KUALA LUMPUR (Reuters) – Canada has paused imports from Malaysian glove maker Supermax Corp as it awaits the results of an audit, weeks after the United States barred the firm over allegations the company uses forced labour.
Malaysian factories making everything from medical gloves to palm oil have increasingly come under scrutiny over allegations they abuse foreign workers, who form a significant part of the manufacturing workforce.
After the United States suspended Supermax imports last month, Canada’s Public Services and Procurement department said on Wednesday it was holding Supermax deliveries as it awaits a report expected mid-month from Supermax Healthcare Canada.
“In light of the current situation, Canada has engaged with the company to seek assurances that Supermax Corp is not engaging in forced labour practices,” the department said in a statement.
Supermax did not immediately respond to a request for comment.
The U.S. Customs and Border Protection issued a “Withhold Release Order” on Oct 21 that prohibits imports from Supermax based on reasonable information that indicates the use of forced labour in its manufacturing operations.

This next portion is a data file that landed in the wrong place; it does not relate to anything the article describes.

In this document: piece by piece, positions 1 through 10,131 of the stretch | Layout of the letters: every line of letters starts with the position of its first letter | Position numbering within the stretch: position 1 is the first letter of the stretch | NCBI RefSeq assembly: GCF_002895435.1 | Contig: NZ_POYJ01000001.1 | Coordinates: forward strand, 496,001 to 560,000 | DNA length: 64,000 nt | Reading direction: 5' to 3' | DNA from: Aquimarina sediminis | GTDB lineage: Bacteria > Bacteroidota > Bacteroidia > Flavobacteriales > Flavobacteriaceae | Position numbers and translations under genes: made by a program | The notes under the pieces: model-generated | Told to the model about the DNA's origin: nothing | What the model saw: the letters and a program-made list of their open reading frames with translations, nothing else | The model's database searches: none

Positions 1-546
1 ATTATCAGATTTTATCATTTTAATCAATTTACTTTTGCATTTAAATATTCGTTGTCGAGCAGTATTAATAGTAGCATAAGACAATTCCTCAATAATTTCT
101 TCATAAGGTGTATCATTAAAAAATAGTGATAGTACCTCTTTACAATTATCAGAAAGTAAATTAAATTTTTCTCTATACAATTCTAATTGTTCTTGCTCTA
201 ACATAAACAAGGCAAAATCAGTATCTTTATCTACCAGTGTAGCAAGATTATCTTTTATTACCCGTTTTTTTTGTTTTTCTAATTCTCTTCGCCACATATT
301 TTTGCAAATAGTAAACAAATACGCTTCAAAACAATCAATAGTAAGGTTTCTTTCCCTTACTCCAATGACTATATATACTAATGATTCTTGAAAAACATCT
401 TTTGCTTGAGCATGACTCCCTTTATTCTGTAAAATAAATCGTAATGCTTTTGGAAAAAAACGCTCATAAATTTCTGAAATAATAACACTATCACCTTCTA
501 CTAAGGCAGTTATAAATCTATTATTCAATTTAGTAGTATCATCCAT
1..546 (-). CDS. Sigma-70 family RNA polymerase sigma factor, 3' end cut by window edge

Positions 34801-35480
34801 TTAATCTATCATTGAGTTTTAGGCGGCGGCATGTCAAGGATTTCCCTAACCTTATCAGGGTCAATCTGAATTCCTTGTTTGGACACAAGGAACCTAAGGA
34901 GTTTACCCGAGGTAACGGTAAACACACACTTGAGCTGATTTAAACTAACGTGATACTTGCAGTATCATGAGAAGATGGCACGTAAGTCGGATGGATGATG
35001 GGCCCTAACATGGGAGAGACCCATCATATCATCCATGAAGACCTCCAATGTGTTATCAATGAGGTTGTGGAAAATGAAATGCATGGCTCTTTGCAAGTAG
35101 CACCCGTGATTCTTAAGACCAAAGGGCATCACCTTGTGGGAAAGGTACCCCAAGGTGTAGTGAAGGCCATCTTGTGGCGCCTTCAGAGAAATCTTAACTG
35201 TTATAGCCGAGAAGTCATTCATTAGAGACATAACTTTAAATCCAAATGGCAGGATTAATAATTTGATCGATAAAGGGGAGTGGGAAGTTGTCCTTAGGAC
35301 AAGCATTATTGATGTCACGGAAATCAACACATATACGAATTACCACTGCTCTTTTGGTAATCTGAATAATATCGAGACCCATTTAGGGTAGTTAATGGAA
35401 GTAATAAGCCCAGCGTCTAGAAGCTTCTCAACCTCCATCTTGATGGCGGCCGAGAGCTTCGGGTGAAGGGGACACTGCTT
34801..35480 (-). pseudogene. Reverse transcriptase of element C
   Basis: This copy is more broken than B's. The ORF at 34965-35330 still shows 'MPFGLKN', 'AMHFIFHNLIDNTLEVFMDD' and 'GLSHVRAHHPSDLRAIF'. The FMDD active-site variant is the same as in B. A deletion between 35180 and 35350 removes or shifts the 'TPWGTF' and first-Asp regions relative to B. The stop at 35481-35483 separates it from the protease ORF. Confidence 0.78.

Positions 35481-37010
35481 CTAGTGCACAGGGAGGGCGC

Supermax has said it was in contact with the U.S. agency to obtain more clarity and that it had commissioned an independent consulting firm to conduct an audit into the status of foreign workers at its factories.
Canada said it will determine its next steps after reviewing the report from Supermax’s Canadian unit.
“The Government of Canada is committed to ensuring that it does not do business with companies that employ unethical practices, either directly or within their supply chains,” it added.
(Reporting by Mei Mei Chu; Editing by William Mallard)
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